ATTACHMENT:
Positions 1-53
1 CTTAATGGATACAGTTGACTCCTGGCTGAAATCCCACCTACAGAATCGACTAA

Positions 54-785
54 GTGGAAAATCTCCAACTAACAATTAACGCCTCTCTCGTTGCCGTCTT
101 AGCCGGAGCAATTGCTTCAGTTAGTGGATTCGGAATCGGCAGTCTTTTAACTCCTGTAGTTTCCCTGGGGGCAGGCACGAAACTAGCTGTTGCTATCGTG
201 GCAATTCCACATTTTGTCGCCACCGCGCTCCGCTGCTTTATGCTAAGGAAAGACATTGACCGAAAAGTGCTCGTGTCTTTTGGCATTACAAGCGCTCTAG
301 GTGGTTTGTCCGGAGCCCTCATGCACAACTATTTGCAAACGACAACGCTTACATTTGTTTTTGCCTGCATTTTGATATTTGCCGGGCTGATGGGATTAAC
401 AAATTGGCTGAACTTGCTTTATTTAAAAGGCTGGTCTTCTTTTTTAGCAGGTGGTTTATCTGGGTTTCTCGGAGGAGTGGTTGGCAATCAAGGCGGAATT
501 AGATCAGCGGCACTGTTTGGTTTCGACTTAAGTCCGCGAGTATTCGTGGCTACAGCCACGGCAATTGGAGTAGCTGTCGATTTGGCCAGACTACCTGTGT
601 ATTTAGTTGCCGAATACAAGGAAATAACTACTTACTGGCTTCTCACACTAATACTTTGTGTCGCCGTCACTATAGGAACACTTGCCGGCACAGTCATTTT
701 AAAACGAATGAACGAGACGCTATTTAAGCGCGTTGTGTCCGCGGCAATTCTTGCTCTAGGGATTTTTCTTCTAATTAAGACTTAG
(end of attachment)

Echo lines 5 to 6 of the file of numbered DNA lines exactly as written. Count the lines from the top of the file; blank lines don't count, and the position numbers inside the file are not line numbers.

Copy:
101 AGCCGGAGCAATTGCTTCAGTTAGTGGATTCGGAATCGGCAGTCTTTTAACTCCTGTAGTTTCCCTGGGGGCAGGCACGAAACTAGCTGTTGCTATCGTG
201 GCAATTCCACATTTTGTCGCCACCGCGCTCCGCTGCTTTATGCTAAGGAAAGACATTGACCGAAAAGTGCTCGTGTCTTTTGGCATTACAAGCGCTCTAG